As a result, Ontario chiefs held an "emergency meeting" and have entered direct bilateral talks with Indigenous Services Canada on funding, effectively cutting out the Assembly of First Nations National Chiefs Committee on Education.
“It’s not pulling out, really,” Chief Hare explained of the decision to push for direct talks with ISC. “We’re still in the organization. We just feel we can do a lot more if we did our own thing in Ontario.
“I’m part of the leadership table at the Chiefs of Ontario. We’re very much on side with all the chiefs; this is not just the grand chief’s decision … There’s too much talk; meetings and meetings and committees just don’t cut it anymore. Let’s stop talking and get going.”
The AFN education committee plans to host a virtual forum on current Indigenous education issues March 3 and March 4, titled "Reclaiming and Reimagining First Nations Education."
According to the committee’s website, the national umbrella organization is pushing for “special measures in order to enjoy (First Nations’) right to education on an equal footing with non-Indigenous students,” with particular demands for “the right to equitable funding that meets their specific needs and circumstances, taking into account First Nations children’s cultural, linguistic, and geographical needs, as well as historical realities.”
First Nations leaders in Ontario and Alberta are not alone in their concerns. The Yellowhead Institute, an Indigenous think tank, has raised concerns about the interim funding formula since it was unveiled in 2019.
It published a report raising concerns that the new federal approach essentially holds First Nations’ schooling hostage to whichever provincial government is in power, because of what’s known as a “comparability model” that bases funding on comparable provincial dollars spent.
“Most troublesome and most damaging to First Nation control is how intricately tied the comparability model is to provincial education lawmaker’s decisions,” said Anishinaabe report author Leslee White-Eye, former chief of the Chippewas of the Thames First Nation, with the First Nations with Schools Collective.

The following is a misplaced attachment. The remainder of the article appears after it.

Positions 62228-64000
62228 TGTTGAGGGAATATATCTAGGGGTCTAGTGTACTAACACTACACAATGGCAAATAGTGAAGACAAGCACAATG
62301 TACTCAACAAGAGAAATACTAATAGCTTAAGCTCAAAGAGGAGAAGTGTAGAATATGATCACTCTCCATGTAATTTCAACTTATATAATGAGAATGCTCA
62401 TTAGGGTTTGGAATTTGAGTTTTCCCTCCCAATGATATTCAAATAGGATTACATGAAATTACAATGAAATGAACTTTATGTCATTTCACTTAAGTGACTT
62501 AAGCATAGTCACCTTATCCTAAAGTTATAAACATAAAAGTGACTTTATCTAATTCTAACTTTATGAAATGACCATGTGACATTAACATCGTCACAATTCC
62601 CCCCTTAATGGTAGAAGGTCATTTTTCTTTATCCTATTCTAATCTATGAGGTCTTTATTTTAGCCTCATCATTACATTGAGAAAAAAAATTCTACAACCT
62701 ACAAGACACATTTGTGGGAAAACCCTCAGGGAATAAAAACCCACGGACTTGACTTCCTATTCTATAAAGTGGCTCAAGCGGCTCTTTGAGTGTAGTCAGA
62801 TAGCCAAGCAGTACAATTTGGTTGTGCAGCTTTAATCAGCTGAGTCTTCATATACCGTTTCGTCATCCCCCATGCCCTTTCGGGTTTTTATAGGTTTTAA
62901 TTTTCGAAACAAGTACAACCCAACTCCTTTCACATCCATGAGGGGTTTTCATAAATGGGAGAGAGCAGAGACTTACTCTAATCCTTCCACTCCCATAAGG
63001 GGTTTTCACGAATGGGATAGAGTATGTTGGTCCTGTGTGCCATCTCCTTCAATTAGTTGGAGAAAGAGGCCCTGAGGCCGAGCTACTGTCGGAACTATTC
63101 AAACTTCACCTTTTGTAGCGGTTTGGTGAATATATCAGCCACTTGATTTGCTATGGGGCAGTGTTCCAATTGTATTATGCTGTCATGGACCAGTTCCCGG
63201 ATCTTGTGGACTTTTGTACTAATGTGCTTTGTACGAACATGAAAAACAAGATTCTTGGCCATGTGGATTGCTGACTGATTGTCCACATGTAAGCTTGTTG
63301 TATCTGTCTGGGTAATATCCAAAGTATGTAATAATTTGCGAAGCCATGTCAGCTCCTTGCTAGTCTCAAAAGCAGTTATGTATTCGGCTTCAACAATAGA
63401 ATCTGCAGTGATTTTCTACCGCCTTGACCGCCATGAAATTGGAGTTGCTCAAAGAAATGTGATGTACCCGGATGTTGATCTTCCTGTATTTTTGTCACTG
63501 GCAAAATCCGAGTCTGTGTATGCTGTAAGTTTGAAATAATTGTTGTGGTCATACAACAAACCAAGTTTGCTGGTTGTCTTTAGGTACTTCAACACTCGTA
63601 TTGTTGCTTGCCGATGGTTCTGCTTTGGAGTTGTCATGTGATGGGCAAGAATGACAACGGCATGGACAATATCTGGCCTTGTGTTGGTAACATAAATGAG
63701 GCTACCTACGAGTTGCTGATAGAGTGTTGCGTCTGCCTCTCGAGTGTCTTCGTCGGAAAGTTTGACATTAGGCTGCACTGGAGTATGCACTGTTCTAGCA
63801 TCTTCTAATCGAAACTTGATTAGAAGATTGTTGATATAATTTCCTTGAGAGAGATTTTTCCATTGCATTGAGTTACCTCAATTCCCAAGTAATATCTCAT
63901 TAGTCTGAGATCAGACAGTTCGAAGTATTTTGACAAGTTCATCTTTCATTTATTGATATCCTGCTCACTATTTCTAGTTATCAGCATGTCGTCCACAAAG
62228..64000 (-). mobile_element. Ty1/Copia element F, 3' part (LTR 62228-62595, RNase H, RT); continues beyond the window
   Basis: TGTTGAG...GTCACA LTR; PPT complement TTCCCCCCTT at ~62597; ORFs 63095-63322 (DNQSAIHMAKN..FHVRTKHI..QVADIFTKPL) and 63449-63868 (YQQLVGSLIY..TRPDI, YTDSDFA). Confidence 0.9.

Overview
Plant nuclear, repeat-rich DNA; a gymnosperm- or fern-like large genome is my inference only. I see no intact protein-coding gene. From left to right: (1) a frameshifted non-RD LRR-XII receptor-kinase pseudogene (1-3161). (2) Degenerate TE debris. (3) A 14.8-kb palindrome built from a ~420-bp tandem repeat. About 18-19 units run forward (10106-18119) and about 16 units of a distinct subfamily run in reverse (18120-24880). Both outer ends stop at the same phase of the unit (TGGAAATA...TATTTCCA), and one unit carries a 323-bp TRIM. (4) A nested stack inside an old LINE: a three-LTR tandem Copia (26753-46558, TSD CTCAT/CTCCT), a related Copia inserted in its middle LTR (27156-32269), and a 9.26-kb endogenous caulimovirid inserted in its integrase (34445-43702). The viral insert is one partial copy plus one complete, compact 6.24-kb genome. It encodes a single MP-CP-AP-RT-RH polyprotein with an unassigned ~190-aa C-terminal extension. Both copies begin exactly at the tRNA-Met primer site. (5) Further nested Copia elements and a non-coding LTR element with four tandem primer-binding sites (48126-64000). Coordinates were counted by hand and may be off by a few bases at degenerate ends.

“How schooling is defined, implemented and funded is now squarely dictated by the provincial government.”
However, according to White-Eye, on the other hand the cash injections from the funding formula came as “a welcome reprieve for many First Nations who, since the mid-1970s, have been administering chronically underfunded schools.”
But the Yellowhead researcher noted that Ottawa’s plan, though ostensibly temporary, could pose long-term dangers to Indigenous self-determination over education, which is closely tied to what funding is available and who makes decisions over which educational programs are funded.
“Left absent from the comparability model is accountability, power, authority and control,” said White-Eye. “Even if this is interim, this current approach will become the benchmark for change later, preempting any innovation a First Nation-specific needs funding approach that doesn’t look or feel like a conventional school board model will bring.
“This is a significant danger.”
—With files from Shari Narine, Windspeaker.com